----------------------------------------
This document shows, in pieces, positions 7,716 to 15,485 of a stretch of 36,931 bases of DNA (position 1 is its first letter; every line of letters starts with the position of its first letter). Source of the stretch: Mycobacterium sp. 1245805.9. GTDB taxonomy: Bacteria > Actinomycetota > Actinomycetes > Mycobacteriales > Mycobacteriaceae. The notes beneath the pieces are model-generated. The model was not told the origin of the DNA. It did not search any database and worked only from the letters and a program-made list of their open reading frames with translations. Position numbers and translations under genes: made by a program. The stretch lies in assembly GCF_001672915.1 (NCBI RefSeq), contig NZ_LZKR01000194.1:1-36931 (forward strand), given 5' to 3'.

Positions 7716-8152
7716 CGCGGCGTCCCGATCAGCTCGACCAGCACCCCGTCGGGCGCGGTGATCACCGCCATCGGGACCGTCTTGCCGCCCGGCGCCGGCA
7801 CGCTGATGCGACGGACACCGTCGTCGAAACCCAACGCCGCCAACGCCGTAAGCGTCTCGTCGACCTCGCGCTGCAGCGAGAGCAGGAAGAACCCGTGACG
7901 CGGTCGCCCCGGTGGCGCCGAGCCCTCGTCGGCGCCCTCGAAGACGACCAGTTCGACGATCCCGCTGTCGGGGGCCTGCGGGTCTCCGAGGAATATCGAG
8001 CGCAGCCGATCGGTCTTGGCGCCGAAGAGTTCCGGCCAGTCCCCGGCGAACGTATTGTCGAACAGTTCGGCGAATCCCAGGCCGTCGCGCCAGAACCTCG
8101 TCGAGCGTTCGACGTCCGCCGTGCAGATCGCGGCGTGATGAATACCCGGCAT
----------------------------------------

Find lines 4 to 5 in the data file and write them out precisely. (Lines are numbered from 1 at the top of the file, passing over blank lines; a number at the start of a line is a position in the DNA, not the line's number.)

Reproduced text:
7801 CGCTGATGCGACGGACACCGTCGTCGAAACCCAACGCCGCCAACGCCGTAAGCGTCTCGTCGACCTCGCGCTGCAGCGAGAGCAGGAAGAACCCGTGACG
7901 CGGTCGCCCCGGTGGCGCCGAGCCCTCGTCGGCGCCCTCGAAGACGACCAGTTCGACGATCCCGCTGTCGGGGGCCTGCGGGTCTCCGAGGAATATCGAG